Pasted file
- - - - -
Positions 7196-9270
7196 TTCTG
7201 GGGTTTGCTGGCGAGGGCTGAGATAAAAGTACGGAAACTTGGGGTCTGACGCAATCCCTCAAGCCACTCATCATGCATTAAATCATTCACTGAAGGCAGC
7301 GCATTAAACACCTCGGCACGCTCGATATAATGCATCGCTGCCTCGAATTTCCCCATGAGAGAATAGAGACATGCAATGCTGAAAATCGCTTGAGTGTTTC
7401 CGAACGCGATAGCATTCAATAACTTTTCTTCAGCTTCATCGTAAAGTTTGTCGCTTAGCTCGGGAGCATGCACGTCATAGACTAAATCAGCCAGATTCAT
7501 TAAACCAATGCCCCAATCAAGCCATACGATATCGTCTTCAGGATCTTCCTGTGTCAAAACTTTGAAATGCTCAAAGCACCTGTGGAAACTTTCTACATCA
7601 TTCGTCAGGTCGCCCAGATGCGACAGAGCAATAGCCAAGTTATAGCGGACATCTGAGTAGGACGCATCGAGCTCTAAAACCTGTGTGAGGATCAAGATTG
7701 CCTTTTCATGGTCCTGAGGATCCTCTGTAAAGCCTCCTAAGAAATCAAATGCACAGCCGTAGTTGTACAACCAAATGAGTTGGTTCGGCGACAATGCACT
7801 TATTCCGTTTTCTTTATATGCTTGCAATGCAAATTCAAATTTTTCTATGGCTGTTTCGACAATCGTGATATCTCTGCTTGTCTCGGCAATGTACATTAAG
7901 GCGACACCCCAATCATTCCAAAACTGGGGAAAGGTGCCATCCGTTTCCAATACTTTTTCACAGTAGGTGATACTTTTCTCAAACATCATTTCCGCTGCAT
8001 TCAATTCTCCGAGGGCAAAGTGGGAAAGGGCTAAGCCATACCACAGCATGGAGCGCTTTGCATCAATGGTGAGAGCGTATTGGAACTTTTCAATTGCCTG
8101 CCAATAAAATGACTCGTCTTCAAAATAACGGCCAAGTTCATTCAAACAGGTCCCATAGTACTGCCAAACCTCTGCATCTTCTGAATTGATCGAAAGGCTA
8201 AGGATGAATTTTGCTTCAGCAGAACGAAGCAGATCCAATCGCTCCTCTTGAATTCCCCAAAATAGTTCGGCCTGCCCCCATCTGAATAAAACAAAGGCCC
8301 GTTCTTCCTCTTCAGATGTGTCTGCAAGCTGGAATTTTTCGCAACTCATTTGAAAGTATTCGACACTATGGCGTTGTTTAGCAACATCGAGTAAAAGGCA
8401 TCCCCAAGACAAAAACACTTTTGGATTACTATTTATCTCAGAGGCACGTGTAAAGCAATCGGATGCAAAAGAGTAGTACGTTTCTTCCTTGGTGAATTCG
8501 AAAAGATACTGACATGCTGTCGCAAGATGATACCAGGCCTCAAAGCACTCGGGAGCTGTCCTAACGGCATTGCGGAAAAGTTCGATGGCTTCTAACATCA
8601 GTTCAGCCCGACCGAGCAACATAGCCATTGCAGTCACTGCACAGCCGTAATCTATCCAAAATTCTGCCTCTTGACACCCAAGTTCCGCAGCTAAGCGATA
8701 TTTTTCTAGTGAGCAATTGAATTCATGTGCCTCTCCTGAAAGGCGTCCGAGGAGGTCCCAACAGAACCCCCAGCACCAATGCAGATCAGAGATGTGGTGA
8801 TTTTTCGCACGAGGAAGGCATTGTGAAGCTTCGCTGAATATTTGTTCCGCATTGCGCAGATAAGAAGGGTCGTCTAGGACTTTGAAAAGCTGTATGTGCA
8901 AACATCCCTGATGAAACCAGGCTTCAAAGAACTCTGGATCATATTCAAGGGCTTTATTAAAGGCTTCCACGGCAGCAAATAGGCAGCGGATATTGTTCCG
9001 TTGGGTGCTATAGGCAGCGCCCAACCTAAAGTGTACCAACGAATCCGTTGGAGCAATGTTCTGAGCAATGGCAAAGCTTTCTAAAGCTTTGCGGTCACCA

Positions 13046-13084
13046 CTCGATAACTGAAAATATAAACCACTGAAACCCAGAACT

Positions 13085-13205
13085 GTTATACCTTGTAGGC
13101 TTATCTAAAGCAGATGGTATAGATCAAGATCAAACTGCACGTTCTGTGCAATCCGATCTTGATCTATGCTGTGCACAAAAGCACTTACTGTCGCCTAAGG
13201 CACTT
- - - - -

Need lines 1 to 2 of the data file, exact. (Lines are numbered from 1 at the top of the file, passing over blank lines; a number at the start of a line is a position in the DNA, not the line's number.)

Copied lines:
Positions 7196-9270
7196 TTCTG